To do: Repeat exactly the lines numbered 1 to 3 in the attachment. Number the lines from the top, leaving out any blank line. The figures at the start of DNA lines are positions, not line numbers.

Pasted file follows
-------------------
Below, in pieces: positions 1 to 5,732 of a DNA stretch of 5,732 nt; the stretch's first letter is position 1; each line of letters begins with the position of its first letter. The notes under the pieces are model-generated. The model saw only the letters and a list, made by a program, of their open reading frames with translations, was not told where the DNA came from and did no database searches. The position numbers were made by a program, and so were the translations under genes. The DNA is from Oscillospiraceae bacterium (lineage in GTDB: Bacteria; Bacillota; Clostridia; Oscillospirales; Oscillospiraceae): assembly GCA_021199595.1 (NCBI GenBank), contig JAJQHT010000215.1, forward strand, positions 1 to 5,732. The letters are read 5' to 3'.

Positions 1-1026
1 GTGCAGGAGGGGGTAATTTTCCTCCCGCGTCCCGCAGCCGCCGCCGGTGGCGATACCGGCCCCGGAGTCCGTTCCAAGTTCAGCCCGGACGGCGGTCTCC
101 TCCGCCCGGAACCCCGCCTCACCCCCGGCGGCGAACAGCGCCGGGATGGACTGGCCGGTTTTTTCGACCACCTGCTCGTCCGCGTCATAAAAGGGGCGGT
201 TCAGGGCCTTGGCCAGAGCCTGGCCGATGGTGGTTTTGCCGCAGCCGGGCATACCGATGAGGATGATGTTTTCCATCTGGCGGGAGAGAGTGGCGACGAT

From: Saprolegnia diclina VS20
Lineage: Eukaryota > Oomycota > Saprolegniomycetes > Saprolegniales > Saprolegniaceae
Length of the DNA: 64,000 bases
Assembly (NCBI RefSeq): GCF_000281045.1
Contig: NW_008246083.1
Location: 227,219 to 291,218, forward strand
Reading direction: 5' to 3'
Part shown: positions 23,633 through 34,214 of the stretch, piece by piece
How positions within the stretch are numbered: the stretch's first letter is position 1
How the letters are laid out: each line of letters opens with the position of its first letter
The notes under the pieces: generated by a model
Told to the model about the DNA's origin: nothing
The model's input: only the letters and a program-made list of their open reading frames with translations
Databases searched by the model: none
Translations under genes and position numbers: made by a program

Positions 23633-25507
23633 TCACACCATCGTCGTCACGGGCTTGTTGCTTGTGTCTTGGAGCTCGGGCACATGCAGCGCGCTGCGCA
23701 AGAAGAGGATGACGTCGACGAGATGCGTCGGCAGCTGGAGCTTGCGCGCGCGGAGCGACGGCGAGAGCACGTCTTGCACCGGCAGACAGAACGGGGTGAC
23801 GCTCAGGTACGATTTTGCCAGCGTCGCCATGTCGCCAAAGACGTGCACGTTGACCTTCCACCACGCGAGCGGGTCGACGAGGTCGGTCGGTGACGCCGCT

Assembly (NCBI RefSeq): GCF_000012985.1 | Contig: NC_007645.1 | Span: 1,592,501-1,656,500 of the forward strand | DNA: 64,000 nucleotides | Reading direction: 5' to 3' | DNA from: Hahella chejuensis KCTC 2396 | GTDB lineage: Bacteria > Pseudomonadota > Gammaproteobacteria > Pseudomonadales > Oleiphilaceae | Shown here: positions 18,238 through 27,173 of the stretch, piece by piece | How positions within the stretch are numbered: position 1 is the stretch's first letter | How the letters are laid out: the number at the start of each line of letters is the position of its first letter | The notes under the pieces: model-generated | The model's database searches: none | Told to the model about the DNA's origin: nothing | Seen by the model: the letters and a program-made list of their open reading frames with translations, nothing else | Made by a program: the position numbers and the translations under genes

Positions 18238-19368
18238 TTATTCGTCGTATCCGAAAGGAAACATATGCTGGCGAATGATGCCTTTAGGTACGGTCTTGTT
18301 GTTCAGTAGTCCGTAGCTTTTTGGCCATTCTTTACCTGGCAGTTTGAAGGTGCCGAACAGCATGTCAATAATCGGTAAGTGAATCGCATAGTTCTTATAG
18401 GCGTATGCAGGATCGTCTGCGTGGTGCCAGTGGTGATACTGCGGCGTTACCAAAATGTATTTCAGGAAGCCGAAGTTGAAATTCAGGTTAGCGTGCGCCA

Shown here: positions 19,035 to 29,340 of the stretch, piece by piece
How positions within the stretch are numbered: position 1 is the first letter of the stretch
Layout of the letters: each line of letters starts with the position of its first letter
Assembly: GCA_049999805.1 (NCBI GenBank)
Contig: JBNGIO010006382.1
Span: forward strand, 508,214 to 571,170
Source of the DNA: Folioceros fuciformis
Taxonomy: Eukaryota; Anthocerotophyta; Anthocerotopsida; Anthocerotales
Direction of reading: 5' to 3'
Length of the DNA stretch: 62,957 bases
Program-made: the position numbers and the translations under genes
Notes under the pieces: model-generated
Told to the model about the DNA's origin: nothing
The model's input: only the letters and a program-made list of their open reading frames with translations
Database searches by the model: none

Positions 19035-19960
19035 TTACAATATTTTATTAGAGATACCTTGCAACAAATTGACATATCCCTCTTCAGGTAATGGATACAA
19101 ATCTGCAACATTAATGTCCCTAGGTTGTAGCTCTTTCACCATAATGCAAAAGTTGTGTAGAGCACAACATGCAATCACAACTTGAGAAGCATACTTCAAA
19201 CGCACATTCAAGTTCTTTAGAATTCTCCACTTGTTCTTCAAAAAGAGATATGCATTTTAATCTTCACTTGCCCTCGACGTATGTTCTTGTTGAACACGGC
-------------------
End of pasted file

Below, in pieces: positions 1 to 5,732 of a DNA stretch of 5,732 nt; the stretch's first letter is position 1; each line of letters begins with the position of its first letter. The notes under the pieces are model-generated. The model saw only the letters and a list, made by a program, of their open reading frames with translations, was not told where the DNA came from and did no database searches. The position numbers were made by a program, and so were the translations under genes. The DNA is from Oscillospiraceae bacterium (lineage in GTDB: Bacteria; Bacillota; Clostridia; Oscillospirales; Oscillospiraceae): assembly GCA_021199595.1 (NCBI GenBank), contig JAJQHT010000215.1, forward strand, positions 1 to 5,732. The letters are read 5' to 3'.

Positions 1-1026
1 GTGCAGGAGGGGGTAATTTTCCTCCCGCGTCCCGCAGCCGCCGCCGGTGGCGATACCGGCCCCGGAGTCCGTTCCAAGTTCAGCCCGGACGGCGGTCTCC